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My '08 R1200RT is still a baby. A mere 40,096 miles on the odometer, which for many on this forum, is practically nothing. No big issues really. Tires, oil changes, two fuel strips that you won't have to think about, and one fuel pump changed under warranty. I traded in a perfectly functional Magnesium Black '06 LT for this motorcycle and have never looked back. Interestingly, for me any way, whenever I start suffering "new motorcycle lust" I can not find a REAL reason to let go of my RT. Additionally, I've just discovered long distance riding via the Iron Butt Association. Talk about a match made in Heaven!
 

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BCVBeck said:
My '08 R1200RT is still a baby. A mere 40,096 miles on the odometer, which for many on this forum, is practically nothing. No big issues really. Tires, oil changes, two fuel strips that you won't have to think about, and one fuel pump changed under warranty. I traded in a perfectly functional Magnesium Black '06 LT for this motorcycle and have never looked back. Interestingly, for me any way, whenever I start suffering "new motorcycle lust" I can not find a REAL reason to let go of my RT. Additionally, I've just discovered long distance riding via the Iron Butt Association. Talk about a match made in Heaven!
You said it all!:)
 

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Four12, you are finding out about the RT similar to a lot of us... Test riders cannot generally "get" or appreciate this machine on a short test ride. Six years ago I was looking for a bike and ended up with the then-new R1200R as it was a delight to ride and was essentially able to be equipped with the RT side and top cases. A lot of owners call it the RT-Lite. During the following years, I spent a good deal of time and effort with windscreens and such to make it a great touring bike, including adding the Rick Mayer seat. Since I would ride with the SO from time to time, her input was added over time, and occasionally we would look at the RT, the LT, and K12GT. Judy actually preferred the RT seat and ride with the large top-case, although I could not get my head around the RT. Over time, the RR would go in for service, or I would take one of the demo bikes for a ride (RT's, GS, GSA F800, and then the mighty K16GTL. Funny thing is that I would always end up back with the RT for some reason. After the K16 ride, I decided that I am an incurable Boxer fan as the inline 6 just did not thrill me. Nice bike, but not my kind of ride.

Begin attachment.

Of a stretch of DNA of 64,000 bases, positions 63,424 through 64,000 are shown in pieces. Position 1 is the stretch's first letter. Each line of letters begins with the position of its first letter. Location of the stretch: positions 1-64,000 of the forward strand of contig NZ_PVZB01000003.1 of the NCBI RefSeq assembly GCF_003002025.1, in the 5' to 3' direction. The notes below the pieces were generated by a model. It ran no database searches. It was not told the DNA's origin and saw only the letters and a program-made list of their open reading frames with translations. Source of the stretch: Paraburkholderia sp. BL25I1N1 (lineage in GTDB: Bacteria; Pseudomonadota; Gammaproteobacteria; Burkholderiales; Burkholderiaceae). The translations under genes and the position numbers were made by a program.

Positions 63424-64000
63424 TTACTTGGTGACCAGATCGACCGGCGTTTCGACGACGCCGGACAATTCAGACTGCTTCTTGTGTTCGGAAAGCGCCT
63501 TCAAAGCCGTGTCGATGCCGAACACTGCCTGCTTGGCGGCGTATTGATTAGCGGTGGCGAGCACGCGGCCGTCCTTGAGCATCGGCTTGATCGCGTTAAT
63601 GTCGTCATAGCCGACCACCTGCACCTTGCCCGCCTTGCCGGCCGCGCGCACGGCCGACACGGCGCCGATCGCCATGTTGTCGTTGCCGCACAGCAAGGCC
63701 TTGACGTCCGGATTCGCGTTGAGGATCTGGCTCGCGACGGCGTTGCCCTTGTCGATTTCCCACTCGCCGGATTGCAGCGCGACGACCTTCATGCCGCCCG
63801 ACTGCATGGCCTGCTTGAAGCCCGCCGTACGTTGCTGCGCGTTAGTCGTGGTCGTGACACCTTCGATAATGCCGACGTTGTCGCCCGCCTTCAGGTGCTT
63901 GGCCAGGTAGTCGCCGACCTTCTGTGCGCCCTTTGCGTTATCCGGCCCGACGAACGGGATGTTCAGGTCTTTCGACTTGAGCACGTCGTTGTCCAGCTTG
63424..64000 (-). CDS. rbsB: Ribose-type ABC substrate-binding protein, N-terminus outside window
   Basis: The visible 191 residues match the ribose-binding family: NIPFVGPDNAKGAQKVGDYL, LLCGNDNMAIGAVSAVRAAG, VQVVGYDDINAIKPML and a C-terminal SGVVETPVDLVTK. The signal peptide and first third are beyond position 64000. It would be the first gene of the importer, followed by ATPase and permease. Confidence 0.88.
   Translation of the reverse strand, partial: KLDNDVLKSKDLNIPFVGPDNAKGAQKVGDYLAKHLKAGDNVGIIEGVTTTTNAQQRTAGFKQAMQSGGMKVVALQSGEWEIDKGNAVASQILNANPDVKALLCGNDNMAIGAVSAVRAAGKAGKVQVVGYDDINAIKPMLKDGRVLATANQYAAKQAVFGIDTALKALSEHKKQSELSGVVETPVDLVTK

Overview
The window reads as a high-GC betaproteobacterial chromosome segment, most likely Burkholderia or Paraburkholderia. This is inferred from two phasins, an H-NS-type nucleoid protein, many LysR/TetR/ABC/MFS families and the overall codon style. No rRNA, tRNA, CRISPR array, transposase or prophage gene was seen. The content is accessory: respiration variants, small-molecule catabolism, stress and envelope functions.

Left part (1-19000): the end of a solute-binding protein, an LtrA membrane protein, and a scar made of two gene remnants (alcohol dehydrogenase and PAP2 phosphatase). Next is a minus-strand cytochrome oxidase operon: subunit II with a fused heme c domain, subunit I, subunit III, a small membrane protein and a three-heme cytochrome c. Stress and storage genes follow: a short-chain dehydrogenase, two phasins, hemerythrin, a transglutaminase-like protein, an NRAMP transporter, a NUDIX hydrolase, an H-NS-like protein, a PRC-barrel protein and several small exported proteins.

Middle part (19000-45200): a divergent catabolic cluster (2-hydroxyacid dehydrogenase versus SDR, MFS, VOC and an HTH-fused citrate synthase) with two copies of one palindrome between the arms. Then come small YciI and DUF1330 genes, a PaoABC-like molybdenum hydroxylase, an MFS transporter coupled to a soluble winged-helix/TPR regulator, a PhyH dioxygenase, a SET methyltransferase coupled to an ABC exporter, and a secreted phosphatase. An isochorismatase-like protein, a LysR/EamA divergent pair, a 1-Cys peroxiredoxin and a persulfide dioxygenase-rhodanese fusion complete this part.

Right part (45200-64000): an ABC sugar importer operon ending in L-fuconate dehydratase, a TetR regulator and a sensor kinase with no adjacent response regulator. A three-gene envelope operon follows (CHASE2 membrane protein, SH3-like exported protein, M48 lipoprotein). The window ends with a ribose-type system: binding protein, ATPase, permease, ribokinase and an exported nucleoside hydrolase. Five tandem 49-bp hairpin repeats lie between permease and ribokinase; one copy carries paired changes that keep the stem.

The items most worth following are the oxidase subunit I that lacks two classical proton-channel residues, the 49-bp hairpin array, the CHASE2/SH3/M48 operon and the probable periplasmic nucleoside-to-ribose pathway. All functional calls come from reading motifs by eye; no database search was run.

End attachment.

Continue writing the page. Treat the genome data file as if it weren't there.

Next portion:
Here is "The Rest of the Story" ...


http://www.dualsportridersoflouisia...378-BMW-R1200R-report/page13&highlight=r1200r


Cliff Notes version of story: You cannot appreciate the RT on a short test ride. It takes a number of long, multi-hour rides to fully appreciate the capabilities of this fine machine. Once this happens, you better have your checkbook, or DO NOT RIDE THIS BIKE !
 

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I picked up my new 12 RT last week. This is the first BMW for me but I fell in love with the 10 RT that my father has and decided I had to have one. I can't believe how stable this bike is -- especially on good roads.
 

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First congrat's on joining the smart riders who call the RT "Home on the Rode". After spending nearly 37 years on all kinds of other bikes i finally know what it is like to be "One With Bike". The bike simply has a way of simply being an extension of me when I'm on the rode. This RT can glide like no other.
 

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Discussion Starter #11
Thanks for the greets, all.

I can't wait to get the 600 mile service out of the way (next weekend if the weather holds up) and then be able to get out on the road and really see what this machine is all about.
 

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four12 said:
Thanks for the greets, all.

I can't wait to get the 600 mile service out of the way (next weekend if the weather holds up) and then be able to get out on the road and really see what this machine is all about.
I have to agree with everyone here I only have about 4K on my '11, and like others have had my share of different rides (traded in an st1300) and I haven't look back once....ever

Incredibly telepathic machine.